This is an issue with a digital transaction in the 21st century. The manager should've handled this over the phone without the customer having to walk anywhere.
    MplsPDAalsethentropysPetrolDaveuraharawatto_cobra
  • Reply 9 of 26
    AppleZulu said:
    Why is this even a story about Apple Pay? A pricing error occurred prior to Apple Pay carrying out the transaction as displayed. The customer completed the transaction without looking at the erroneous total. A refund was made, but complicated by hardware failures that have nothing to do with Apple Pay. This is a non-story.
    People like to ignore the obvious. 

    the1maximusmike1Rayz2016watto_cobra
  • Reply 10 of 26

    Xed said:
    This is an issue with a digital transaction in the 21st century. The manager should've handled this over the phone without the customer having to walk anywhere.
    Some stores don’t train their employees on how to do that. Usually a manager does have a merchant support phone number and could force a reversal IF corporate gave them that power. I doubt he had that power since it could be abused. 

    They should have paid for a ride share to take her to the next store and then to wherever she was headed after shopping along with a gift card and petty cash. 
    watto_cobra
  • Reply 11 of 26
    jrg_ukjrg_uk Posts: 52member
    willett said:
    The “solution” to this is definitely NOT to put an upper limit on tap to pay transactions, as the UK apparently has done.
    That isn’t what’s going on in the UK anyway. There’s a cap on pure contactless, ie transactions which just require a card to be tapped and no other authorisation. With just a card, beyond that limit requires chip & pin use. It’s an anti-fraud measure, which I think originated EU wide (in the UK it started at £30.)

    Apple Pay, and Google Pay, are not subject to that legal limit as they already have a secondary authorisation: fingerprint, face, etc to approve it (though some stores’ equipment have never been updated to support the distinction between contactless with card and Apple/Google pay.)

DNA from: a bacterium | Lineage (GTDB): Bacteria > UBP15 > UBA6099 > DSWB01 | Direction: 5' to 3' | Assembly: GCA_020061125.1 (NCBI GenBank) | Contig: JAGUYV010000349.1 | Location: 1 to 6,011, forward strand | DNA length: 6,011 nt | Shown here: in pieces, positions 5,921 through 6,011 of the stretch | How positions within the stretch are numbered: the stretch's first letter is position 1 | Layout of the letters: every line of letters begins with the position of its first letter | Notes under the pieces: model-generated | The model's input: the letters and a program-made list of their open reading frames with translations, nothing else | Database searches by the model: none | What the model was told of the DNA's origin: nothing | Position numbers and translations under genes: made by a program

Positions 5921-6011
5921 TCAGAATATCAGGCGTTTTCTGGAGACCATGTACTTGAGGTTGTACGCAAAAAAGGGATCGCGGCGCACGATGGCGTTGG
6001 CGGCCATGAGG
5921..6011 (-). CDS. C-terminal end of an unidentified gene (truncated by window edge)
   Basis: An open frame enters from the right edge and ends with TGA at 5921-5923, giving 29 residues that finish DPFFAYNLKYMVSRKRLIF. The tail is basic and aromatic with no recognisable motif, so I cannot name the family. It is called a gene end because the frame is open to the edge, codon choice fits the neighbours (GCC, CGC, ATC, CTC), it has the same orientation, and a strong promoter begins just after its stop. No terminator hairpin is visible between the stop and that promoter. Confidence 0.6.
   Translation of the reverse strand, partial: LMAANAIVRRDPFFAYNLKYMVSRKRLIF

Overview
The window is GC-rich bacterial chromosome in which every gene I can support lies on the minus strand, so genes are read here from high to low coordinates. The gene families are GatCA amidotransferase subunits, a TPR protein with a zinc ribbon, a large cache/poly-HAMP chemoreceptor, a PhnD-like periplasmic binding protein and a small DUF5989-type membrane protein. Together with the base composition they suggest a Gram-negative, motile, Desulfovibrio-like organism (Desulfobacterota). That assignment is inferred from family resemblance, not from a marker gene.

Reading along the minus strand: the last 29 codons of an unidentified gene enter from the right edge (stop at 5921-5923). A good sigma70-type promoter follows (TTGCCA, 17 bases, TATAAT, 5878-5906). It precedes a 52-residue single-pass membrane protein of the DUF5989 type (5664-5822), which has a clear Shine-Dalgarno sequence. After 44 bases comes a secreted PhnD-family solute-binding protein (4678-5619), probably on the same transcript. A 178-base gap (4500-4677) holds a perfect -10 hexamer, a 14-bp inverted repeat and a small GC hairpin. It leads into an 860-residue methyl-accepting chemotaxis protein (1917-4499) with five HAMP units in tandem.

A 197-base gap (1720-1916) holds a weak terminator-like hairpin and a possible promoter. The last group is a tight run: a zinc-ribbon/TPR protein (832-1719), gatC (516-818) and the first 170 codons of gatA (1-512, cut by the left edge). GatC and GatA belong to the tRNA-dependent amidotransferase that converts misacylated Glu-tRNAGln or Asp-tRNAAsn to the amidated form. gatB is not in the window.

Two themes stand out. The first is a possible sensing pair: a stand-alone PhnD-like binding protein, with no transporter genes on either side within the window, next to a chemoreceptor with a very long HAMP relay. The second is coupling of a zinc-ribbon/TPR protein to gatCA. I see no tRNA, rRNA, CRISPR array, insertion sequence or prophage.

To be honest, I’m not sure who is asking for the higher contactless limit. No-one using their phone/watch, for sure, and the Banks don’t seem to be asking for it either.
    elijahg
  • Reply 12 of 26
    jrg_uk said:
    willett said:
    The “solution” to this is definitely NOT to put an upper limit on tap to pay transactions, as the UK apparently has done.

    To be honest, I’m not sure who is asking for the higher contactless limit. No-one using their phone/watch, for sure, and the Banks don’t seem to be asking for it either.
    I was just going to clarify about contactless limits, glad I refreshed first! Well said.

    I think the new increase to £100 is due to COVID and people not wanting to touch hardware “infected” people may have done just before them. This was the reason for the increase to £45.
    However, a lot of people’s weekly shops are greater than £45 which means they have to enter their pin. The increase from £45 will ensure most people’s shops can be done contactless but still restricting the ability of very large transactions for fraud.

    Also if you make multiple purchases in quick succession, even within the limit, the fraud protections kick in and require pin entry.

    Lastly, fraud is getting less of a problem for VISA and MasterCard due to Apple Pay so they can afford to cover any costs for a potential increase in contactless fraud should that occur.
    elijahg
  • Reply 13 of 26
    XedXed Posts: 1,030member
    Xed said:
    This is an issue with a digital transaction in the 21st century. The manager should've handled this over the phone without the customer having to walk anywhere.
    Some stores don’t train their employees on how to do that. Usually a manager does have a merchant support phone number and could force a reversal IF corporate gave them that power. I doubt he had that power since it could be abused. 

    They should have paid for a ride share to take her to the next store and then to wherever she was headed after shopping along with a gift card and petty cash. 
    So that manager of a store is neither trained nor trusted enough with a phone number to call corporate to deal with routine managerial issues, but you think it makes sense to send a customer across town to another store to talk to a manager in another store to deal with the issue? Why wouldn't the first, untrusted manager call the second, trusted manager who can then call corporate to get this dealt without the customer having to drive travel across town at all? What if the next store was hundreds of miles away? Do you think it would be reasonable for the customer to get on a plane to fly to that city to go to talk to a manager in that store for a fucking chargeback over some goddamn mis-priced bananas? I hope the next time you people don't need to question the charge on a credit card they aren't going to hike it to Bangalore to ask about it in person.
    MplsPJaiOh81
  • Reply 14 of 26
    MplsPMplsP Posts: 3,269member
    flydog said:
    MplsP said:
    Ouch! Pretty unacceptable that the store made the poor woman walk 45 minutes to another store to correct their mistake just because their equipment was broken.